6. Consider having their children's DNA tested. Fingerprints provide accurate identification, but DNA is far more accurate. For more information on DNA testing and how to get children tested go to DNA File[7] or Kids - DNA.[8] Both Web sites offer at-home testing kits.

NPs should also teach parents to practice general safety measures[4,5,6]:

  • Make sure children know their full name, address, and phone number. Older children should also know parents' names, work addresses, and work phone numbers.

  • Keep communication lines open and never belittle children's fears or concerns.

  • Talk with their children. Kids who talk regularly with their parents have higher levels of self-esteem and assuredness, making them less vulnerable to predators.

  • Never leave young children alone in a carriage, stroller, yard, or public place.

  • Teach young children how to look out for unusual situations instead of unusual people. The mind of a preschooler often envisions a stranger is a moustached male with dark glasses and a trench coat.

  • Be sensitive to changes in children's behavior so they know when something is wrong.

  • Avoid allowing children to wear clothing with their name on it. The perpetrator will use the name to gain the child's confidence.

  • Set boundaries as to where their children can go. Young children should not leave the yard unsupervised, and older children should ask permission. Teens should phone home to tell parents where they are.

  • Establish a parental back-up system so children have somewhere to go in an emergency.

  • Instruct children to tell their parents if an adult asks them to "keep a secret" or if someone offers money, gifts, or drugs or asks to take their picture.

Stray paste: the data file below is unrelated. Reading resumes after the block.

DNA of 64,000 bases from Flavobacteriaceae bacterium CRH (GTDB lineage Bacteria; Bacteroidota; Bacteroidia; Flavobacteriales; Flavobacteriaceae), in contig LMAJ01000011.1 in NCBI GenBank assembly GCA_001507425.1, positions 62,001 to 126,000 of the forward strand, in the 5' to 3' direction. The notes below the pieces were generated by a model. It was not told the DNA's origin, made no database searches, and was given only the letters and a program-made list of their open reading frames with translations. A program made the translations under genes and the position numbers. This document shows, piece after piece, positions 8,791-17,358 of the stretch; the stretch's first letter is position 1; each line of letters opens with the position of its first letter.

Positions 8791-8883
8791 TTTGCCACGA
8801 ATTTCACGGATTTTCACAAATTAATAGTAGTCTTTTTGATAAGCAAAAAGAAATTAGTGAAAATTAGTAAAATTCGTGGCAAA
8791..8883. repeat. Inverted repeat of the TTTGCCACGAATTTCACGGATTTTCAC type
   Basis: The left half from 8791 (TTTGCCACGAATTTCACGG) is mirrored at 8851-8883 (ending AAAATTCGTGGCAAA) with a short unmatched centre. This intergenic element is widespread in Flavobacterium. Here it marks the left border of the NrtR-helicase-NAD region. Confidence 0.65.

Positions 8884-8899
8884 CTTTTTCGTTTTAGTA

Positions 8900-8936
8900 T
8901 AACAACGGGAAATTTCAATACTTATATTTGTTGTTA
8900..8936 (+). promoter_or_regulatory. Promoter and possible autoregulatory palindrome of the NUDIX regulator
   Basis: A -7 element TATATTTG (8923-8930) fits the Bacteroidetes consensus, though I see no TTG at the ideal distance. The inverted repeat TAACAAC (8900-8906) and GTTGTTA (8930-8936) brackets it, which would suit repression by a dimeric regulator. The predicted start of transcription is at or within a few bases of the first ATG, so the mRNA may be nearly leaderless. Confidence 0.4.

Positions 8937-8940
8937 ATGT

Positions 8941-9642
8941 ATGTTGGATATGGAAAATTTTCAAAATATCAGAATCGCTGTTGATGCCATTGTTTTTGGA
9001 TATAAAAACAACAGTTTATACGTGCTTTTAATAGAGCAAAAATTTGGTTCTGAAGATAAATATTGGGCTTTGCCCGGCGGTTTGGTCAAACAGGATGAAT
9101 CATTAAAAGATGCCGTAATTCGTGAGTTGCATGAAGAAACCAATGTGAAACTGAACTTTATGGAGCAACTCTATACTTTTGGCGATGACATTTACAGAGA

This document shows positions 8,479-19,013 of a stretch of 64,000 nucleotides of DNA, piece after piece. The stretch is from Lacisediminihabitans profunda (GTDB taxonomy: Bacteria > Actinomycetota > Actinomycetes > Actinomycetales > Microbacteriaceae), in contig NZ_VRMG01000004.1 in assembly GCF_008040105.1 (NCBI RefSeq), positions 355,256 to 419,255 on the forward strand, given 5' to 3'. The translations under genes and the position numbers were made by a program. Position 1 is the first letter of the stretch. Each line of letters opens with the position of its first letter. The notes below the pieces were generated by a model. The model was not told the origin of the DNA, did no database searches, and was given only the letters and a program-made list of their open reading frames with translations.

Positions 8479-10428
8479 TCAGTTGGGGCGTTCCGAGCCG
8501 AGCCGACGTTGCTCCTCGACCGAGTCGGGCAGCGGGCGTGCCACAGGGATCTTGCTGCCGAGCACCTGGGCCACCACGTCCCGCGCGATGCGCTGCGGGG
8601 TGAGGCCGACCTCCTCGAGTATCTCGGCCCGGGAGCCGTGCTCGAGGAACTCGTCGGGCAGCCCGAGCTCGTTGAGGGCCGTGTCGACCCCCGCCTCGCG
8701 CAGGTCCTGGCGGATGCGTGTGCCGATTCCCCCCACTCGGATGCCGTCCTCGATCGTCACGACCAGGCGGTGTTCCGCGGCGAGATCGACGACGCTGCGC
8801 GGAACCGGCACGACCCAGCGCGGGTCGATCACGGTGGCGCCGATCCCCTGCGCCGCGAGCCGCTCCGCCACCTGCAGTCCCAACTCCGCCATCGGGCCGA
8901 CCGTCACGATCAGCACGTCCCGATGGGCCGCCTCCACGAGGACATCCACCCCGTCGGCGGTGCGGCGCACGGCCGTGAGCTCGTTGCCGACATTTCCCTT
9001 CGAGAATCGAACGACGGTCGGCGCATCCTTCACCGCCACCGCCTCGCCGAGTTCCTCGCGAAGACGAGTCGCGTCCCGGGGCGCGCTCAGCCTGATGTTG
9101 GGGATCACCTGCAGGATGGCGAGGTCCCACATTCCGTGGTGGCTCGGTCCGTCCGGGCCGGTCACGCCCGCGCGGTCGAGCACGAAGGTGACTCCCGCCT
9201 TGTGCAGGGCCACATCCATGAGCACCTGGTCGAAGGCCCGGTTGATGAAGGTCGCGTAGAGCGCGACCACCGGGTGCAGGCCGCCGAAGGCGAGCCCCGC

• Tell children that adults don't usually ask children for directions or help finding their puppy or kitten and to not help those adults who ask for their assistance.

  • Instruct children to not go near the car of a person who tries to talk to them. Children should learn which cars they may ride in. Parents could share a code word with their child known only to family members.

  • Tell children to go for help -- police station, trusted neighbor's house, store -- if someone is following them on foot or in a car.

  • Carefully choose babysitters, nannies, daycare providers, preschools, and after-school programs. Check their references and, if possible, see if they can access the potential care provider's background information. Several states will allow parents to access criminal and sex abuse registries.

  • Know their children's friends and their friends' parents.

  • Know their neighbors.

  • If someone demonstrates a great deal of interest in their child, find out why.

  • Beware of gadgets that promise to keep children safe.

  • Do not rely on martial arts or self-defense training to keep children safe. These may, however, build up children's confidence, fostering self-esteem.

  • Teach online safety - Internet predators pose as children to lure their victims.

  • Teach children to not answer the door when home alone and to not tell anyone that they are home alone.

  • Make sure children know how to dial 911 or other emergency number.

  • Tell children to say "no" to anyone who tries to take them somewhere, touch them, or make them feel uncomfortable in any way.

  • Tell children to never hitchhike.

  • Instruct older children to use the buddy system and to avoid dark, abandoned, or strange places.

  • Inform children to not go into anyone's home without a parent's permission.

  • Have a plan should parent and child become separated while away from home.

  • Tell children to not look for their parent if they become separated while in a public place or shopping area. They should go to the nearest checkout counter, security office, or lost and found, and report that they are lost. Children should never go to the parking lot without their parent.

  • Instruct children to scream, "You're not my parent!" if someone tries to take them away.

Fearing the worst may create undue anxiety for both parents and children. NPs can minimize parental trepidations by teaching parents how to keep their children safe and secure from potential stranger abductions.